Let Them Eat Salad–and Steak

My recent post about Angus beef was based on the assumption that it is OK to whack animals and eat them. People for the Ethical Treatment of Animals would argue that I am the moral equivalent of a producer of “crush” videos because I eat meat. I agree that meat producers like Tyson Fresh Meats, which raise their animals in inhumane cages or feedlots, packing their food with hormones and antibiotics, are run by greedy fiends. However, it is possible to raise and slaughter animals humanely.

Meat animals—kine, swine, poultry, sheep, and so forth—are part of the food chain. They are the natural prey of feline and canine predators. It is no more inhumane to kill a steer and eat it than it would be to let it roam around wild to be killed and eaten by a pack of wolves or a cougar. It is cruel to raise animals in cramped cages or pens where they cannot move, are forced to stand in pools of excrement, and are force-fed hormones and antibiotics. However, it would be similarly cruel to allow them to breed indiscriminately in the wild so that they overload their habitat and die of disease and starvation.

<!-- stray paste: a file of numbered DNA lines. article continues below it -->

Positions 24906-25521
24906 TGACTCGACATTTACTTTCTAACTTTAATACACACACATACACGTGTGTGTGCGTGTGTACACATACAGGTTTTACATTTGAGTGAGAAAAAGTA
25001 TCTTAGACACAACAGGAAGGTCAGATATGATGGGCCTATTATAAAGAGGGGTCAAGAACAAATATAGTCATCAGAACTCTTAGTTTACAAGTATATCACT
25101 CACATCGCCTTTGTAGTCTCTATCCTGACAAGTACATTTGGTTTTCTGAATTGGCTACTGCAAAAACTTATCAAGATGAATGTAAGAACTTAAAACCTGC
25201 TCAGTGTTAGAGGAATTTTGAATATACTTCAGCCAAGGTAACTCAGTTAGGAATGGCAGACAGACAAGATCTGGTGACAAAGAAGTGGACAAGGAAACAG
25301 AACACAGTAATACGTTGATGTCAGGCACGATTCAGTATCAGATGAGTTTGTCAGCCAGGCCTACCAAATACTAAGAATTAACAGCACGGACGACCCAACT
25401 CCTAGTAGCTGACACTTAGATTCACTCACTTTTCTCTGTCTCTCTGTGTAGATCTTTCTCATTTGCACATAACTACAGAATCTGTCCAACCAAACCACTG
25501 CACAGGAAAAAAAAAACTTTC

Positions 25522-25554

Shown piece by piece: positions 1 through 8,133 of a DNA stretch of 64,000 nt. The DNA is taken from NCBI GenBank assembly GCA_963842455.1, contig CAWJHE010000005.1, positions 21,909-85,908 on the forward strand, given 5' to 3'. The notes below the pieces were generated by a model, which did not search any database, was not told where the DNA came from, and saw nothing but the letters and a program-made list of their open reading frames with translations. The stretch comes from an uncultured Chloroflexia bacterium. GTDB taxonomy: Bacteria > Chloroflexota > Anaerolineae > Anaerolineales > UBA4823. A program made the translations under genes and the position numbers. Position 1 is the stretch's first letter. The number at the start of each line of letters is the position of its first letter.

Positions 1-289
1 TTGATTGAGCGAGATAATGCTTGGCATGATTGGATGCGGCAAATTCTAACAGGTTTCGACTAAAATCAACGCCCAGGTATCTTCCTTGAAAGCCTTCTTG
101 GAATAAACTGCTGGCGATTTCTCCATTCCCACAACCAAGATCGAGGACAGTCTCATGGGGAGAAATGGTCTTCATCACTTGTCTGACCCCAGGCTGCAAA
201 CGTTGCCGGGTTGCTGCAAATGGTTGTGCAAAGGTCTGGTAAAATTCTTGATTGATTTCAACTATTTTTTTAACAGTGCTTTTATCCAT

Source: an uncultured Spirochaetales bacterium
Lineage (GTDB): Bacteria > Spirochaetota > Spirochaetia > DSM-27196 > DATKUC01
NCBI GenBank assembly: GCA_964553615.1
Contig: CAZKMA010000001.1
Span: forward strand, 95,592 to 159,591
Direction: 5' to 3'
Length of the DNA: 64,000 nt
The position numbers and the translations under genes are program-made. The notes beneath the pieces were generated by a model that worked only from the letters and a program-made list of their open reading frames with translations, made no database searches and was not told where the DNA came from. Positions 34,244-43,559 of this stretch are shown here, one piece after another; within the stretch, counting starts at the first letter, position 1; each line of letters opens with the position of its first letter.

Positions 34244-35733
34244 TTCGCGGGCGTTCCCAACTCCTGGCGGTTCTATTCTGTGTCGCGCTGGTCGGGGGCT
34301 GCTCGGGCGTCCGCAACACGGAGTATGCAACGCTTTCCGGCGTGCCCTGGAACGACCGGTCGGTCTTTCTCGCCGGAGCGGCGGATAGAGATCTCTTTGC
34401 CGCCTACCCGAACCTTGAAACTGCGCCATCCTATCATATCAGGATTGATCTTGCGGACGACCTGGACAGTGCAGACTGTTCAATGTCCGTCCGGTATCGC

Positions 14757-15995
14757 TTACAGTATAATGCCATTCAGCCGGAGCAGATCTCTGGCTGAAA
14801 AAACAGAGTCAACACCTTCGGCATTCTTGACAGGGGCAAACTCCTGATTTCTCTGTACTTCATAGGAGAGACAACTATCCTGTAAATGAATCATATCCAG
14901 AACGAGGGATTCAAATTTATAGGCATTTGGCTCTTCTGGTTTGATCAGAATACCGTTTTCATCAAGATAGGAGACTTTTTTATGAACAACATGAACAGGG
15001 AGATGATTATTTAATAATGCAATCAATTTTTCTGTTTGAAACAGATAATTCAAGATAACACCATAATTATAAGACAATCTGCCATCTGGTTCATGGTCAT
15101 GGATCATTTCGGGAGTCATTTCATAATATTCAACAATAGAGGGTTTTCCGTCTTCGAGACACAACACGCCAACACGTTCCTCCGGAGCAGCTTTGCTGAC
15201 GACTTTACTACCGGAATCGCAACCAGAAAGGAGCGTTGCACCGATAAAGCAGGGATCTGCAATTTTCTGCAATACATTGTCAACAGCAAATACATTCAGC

Vegans seem to think that if we stop raising animals for the table cows and pigs and sheep will live in sunny pastures, cared for by loving vegetarians and attentive veterinarians. That is a pipe dream. In the absence of a demand for meat there would be no suitable habitat for grazing animals because ranchers would have no financial incentive or means to establish pastures. Pigs would become foraging marauders that would need to be kept out of cities and towns with substantial fences extending at least a half meter into the ground. Outside of protected areas, they would be dangerous. Sheep would probably fare better and create fewer problems, but they would still be subject to sickness and food shortages because no one would care for them.

Our domesticated meat animals are far different from their feral progenitors. If farmers stopped raising them, the species would die out or struggle to survive in the wild. Is that preferable to humanely raising them for their milk, eggs, meat and leather?

The objective should be to stamp out factory farming, not stop the consumption of animal products. Write your legislator today: not to make it illegal to eat animals, but to ban raising them in ways that are abusive to the animals, destructive of the environment, and unhealthy for the consumer. Oh, and pass me another grass-fed hamburger.

 

John B. Payne, Attorney
Garrison LawHouse, PC
Dearborn, Michigan 313.563.4900
Pittsburgh, Pennsylvania 800.220.7200
law-business.com
 
©2010 John B. Payne, Attorney
 
 

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